Washington Post feature writer Eli Saslow, best known to NewsBusters readers as the guy who gushed over Obama's physique as he prepared to be president -- "The sun glinted off his chiseled pectorals" -- wrote a heart-tugging profile for the front page of Sunday's paper of a 12-year-old Ohio boy whose illegal-immigrant mother was detained after 19 years in the country. Alex Galvez, born in Ohio, was being cared for by Estefany, his 18-year-old American-born sister.
"Little Mexico," a trailer park in Norwalk in northern Ohio, was feeling the heat of immigration enforcement, and the Post implied some people were dead because of it, or at least that's the unconfirmed gossip they were spreading:
“A ghost town,” Alex called it, as he made his way toward the one-room post office at the center of the park, but what bothered him more than the rows of darkened trailers was imagining what might be happening inside. He had heard about the 27-year-old who mysteriously stopped eating or speaking in the days after his sister was detained in the raid, eventually dying in the hospital a week later. He knew about the 23-year-old who had become suicidal after his girlfriend’s family decided to flee for Mexico, hanging a noose outside of his trailer until a relative took him to a hospital.
On the exterior walls of the post office, Alex saw a few new brochures for suicide hotlines and free mental-health counseling.
Deporting Mexicans was "quintessentially American," wrote Saslow, without any sign of reflecting on whether deportation is "quintessentially Mexican" when they do it.
One of the things that had confused him during the past few weeks was the shock he sometimes saw reflected back at him in strangers’ faces — the volunteers who toured the trailer park in utter disbelief, or the TV anchors who broke down in the middle of their live broadcasts from the U.S. border. They said separating a parent from a child was cruel and un-American. They said the United States was in the midst of a singular humanitarian crisis. They said these were the actions of a country they no longer recognized. But, to Alex, the act of family separation seemed quintessentially American. It was the cornerstone of his American experience.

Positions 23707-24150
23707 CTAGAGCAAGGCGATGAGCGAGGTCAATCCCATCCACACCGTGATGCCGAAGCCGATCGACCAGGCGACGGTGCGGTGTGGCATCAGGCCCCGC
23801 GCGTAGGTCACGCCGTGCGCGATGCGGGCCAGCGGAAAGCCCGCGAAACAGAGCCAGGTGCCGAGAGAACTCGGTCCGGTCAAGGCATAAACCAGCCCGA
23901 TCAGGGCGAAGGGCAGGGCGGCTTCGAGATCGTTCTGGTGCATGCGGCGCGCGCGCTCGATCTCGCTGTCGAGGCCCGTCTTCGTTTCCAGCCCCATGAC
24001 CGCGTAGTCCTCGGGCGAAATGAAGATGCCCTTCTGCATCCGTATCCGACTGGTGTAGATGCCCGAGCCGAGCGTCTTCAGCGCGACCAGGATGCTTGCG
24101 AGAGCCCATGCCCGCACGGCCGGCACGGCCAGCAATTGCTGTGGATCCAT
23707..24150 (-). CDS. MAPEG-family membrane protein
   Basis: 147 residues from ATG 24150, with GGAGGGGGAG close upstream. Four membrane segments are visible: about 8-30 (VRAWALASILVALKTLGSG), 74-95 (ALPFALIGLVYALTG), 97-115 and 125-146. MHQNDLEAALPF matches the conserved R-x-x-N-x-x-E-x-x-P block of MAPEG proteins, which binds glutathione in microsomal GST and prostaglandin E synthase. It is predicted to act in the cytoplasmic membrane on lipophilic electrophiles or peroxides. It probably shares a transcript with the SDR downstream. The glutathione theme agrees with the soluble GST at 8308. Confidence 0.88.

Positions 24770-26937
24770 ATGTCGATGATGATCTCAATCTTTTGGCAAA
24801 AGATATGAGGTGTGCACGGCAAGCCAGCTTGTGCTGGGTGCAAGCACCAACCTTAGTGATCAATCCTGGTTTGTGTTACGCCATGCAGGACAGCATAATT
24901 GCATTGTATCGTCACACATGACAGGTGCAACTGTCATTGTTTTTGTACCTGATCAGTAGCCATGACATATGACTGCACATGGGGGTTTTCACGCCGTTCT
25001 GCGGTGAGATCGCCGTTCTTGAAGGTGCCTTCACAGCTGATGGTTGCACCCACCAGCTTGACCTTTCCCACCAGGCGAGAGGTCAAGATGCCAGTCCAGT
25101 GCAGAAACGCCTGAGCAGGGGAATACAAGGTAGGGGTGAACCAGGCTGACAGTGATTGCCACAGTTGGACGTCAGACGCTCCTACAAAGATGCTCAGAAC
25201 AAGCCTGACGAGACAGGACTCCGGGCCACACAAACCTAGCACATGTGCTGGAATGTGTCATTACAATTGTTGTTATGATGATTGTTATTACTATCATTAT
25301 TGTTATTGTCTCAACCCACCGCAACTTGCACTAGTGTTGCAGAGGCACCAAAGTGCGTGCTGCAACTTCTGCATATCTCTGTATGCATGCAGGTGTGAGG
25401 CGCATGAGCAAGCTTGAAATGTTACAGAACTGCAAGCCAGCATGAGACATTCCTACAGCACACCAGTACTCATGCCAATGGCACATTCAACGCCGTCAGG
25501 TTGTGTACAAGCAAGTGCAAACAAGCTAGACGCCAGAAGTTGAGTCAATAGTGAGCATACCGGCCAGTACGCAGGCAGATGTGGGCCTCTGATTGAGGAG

His father had been deported when Alex was 3, yanked from work during a raid at Casa Fiesta, a local Mexican restaurant, and then flown back to Chiapas. An uncle had been deported two years later, and then an aunt had left for Mexico a few months after that, forcing their two children to stay for a little while in Alex’s trailer.
At age 8, he and his mother had been pulled over on their way home from Walmart by ICE agents, who detained them in a holding facility overnight before releasing them, since Nora was a longtime Ohio resident with no criminal record and therefore, according to her court paperwork, “not a priority for removal.”
The headline summarized it all at the top of page A-10, "In Ohio's Little Mexico, ICE raids are on the rise, leaving families in tatters." To a Republican, this sounds like a political advertisement, shaped for maximum outrage. His sister Estefany rails against the crackdown. and then Alex echoes:
She wanted to know, out of 114 minimum-wage workers detained at Corso’s [garden center], how many were narcos, or rapists, or cartel members, or killers for MS-13? “These were just hard-working people, making $9 an hour and going about their lives,” she remembered saying.
Alex, meanwhile, had decided to write a letter to ICE. His mother was still in detention, waiting for her first court date on the possible path toward deportation, and he thought maybe he could still help her. “The only thing my Mom ever did was work,” he had written. “She loved me so much. I can’t live without my Mom. I don’t have anybody but her. I have been crying every day. I can’t sleep.”